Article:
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Federal Reserve Building 1937
FOMC Meeting Minutes and Summary of Economic Projections
"Pace of recovery to be held back by a number of factors"
GDP Projections Lowered & Unemployment Projections Raised
The short story on the realease of the FOMC meeting minutes was the economic recovery is going to take a few years (up to 5 or 6 years).
1) 2010 GDP central tendency projection was lowered to 3.0%-3.5% from 3.2%-3.5%
2) 2010 Unemployment Rate central tendency projection was raised slightly to 9.2%-9.5% from 9.1%-9.5%
Overall, the 17 FOMC members lowered their projections via the Summary of Economic Projections, which can be interpreted as a more negative view of the USA economic recovery. Sentiment is not as positive as the previous Summary compiled in April. "FOMC participants’ forecasts for economic activity and inflation suggested that they expected the recovery to continue and inflation to remain subdued, but with, on balance, slightly weaker real activity and a bit lower inflation than in the projections they made in conjunction with the April 2010 FOMC meeting. As depicted in figure 1, the economic recovery was anticipated to be gradual, with real gross domestic product (GDP) expanding at a pace only moderately above the participants’ assessment of its longer-run sustainable growth rate and the unemployment rate slowly trending lower over the next few years."
"Overall, participants continued to expect the pace of the economic recovery to be held back by a number of factors, including household and business uncertainty, persistent weakness in real estate markets, only gradual improvement in labor market conditions, waning fiscal stimulus, and slow easing of credit conditions in the banking sector."
The official statement and press release on June 23, 2010 by the Federal Open Market Committee was previously reviewed here with the headline summary "Economic Recovery Is Proceeding and Labor Market Is Improving Gradually".
FOMC Meeting Minutes
The FOMC meeting minutes were released July 14 and and portions of the staff summaries are below, wtih emphasis added. Overall, USA economic growth was seen as slowing as noted below "economic recovery was proceeding at a moderate pace".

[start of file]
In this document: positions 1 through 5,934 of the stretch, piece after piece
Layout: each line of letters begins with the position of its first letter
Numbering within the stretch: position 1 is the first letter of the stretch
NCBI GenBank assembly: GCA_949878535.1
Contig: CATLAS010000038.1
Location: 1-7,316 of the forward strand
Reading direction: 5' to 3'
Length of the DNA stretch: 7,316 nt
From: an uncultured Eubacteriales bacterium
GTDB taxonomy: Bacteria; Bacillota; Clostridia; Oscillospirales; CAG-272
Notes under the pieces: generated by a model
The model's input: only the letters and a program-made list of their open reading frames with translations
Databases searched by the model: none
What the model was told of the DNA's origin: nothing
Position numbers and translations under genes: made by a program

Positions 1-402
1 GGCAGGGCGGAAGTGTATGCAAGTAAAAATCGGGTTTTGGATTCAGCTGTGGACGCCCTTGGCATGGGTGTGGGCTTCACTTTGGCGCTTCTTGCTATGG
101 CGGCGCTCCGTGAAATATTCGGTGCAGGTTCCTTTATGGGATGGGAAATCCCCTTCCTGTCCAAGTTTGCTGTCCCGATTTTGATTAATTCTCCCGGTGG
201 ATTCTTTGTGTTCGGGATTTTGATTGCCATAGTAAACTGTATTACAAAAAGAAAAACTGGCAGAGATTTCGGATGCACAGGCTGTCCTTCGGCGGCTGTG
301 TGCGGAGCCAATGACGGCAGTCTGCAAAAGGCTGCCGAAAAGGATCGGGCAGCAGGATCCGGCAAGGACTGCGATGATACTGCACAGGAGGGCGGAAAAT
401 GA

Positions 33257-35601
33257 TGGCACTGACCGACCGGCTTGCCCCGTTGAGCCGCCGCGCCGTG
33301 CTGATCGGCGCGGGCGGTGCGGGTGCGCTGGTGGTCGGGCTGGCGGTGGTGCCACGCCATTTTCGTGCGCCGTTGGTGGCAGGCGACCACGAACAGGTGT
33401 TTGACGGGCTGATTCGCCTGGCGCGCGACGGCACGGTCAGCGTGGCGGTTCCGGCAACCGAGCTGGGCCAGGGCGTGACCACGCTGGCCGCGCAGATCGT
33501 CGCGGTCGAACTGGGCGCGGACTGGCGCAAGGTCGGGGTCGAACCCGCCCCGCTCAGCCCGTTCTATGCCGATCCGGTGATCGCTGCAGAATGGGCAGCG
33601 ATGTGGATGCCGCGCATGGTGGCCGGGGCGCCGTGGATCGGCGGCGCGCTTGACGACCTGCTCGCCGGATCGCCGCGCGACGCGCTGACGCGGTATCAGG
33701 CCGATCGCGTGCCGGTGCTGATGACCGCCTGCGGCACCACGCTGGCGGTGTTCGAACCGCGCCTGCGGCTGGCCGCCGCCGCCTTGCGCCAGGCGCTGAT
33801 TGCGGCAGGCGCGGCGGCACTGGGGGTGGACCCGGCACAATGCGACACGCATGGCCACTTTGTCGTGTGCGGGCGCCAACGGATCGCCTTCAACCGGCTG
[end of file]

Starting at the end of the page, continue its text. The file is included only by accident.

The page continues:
"Moderate" has been the theme for the Fed as the FOMC noted "the pace of economic recovery is likely to be moderate for a time" in the FOMC Statement on June 23. The Fed Beige Book on June 9 noted continued, modest improvement of economic activity and conditions in the last 8 weeks. Chairman Ben Bernanke, also on June 9, stated to the House Committee on the Budget "the recovery in economic activity that began in the second half of last year has continued at a moderate pace so far this year".
Participants' Views of Current Conditions and the Economic Outlook
"In conjunction with this FOMC meeting, all meeting participants--the five members of the Board of Governors and the presidents of the 12 Federal Reserve Banks--provided projections of economic growth, the unemployment rate, and consumer price inflation for each year from 2010 through 2012 and over a longer horizon. Longer-run projections represent each participant's assessment of the rate to which each variable would be expected to converge over time under appropriate monetary policy and in the absence of further shocks. Participants' forecasts through 2012 and over the longer run are described in the Summary of Economic Projections, which is attached as an addendum to these minutes."
Summary of Economic Projections
Table 1. Economic projections of Federal Reserve Governors and Reserve Bank presidents, June 2010The central tendency excludes the three highest and three lowest projections for each variable in each year.
Change in Real GDP (%)
"Central Tendency" "Range" "Prior Central Tendancy" (April)
2010 3.0 to 3.5 2.9 to 3.8 3.2 to 3.7
2011 3.5 to 4.2 2.9 to 4.5 3.4 to 4.5
2012 3.5 to 4.5 2.8 to 5.0 3.5 to 4.5
Longer Run 2.5 to 2.8 2.4 to 3.0 2.5 to 2.8
Unemployment Rate (%)
"Central Tendency" "Range" "Prior Central Tendency" (April)
2010 9.2 to 9.5 9.0 to 9.9 9.1 to 9.5
2011 8.3 to 8.7 7.6 to 8.9 8.1 to 8.5
2012 7.1 to 7.5 6.8 to 7.9 6.6 to 7.5
Longer Run 5.0 to 5.3 5.0 to 6.3 5.0 to 5.3
Federal Open Market Committee Meeting Minutes; June 22 & 23, 2010
<Emphasis added by italics>
Staff Review of the Economic Situation
"The information reviewed at the June 22-23 meeting suggested that the economic recovery was proceeding at a moderate pace in the second quarter. Businesses continued to increase employment and lengthen workweeks in April and May, but the unemployment rate remained elevated. Industrial production registered strong and widespread gains, and business investment in equipment and software rose rapidly. Consumer spending appeared to have moved up further in April and May. However, housing starts dropped in May, and nonresidential construction remained depressed. Falling energy prices held down headline consumer prices in April and May while core consumer prices edged up."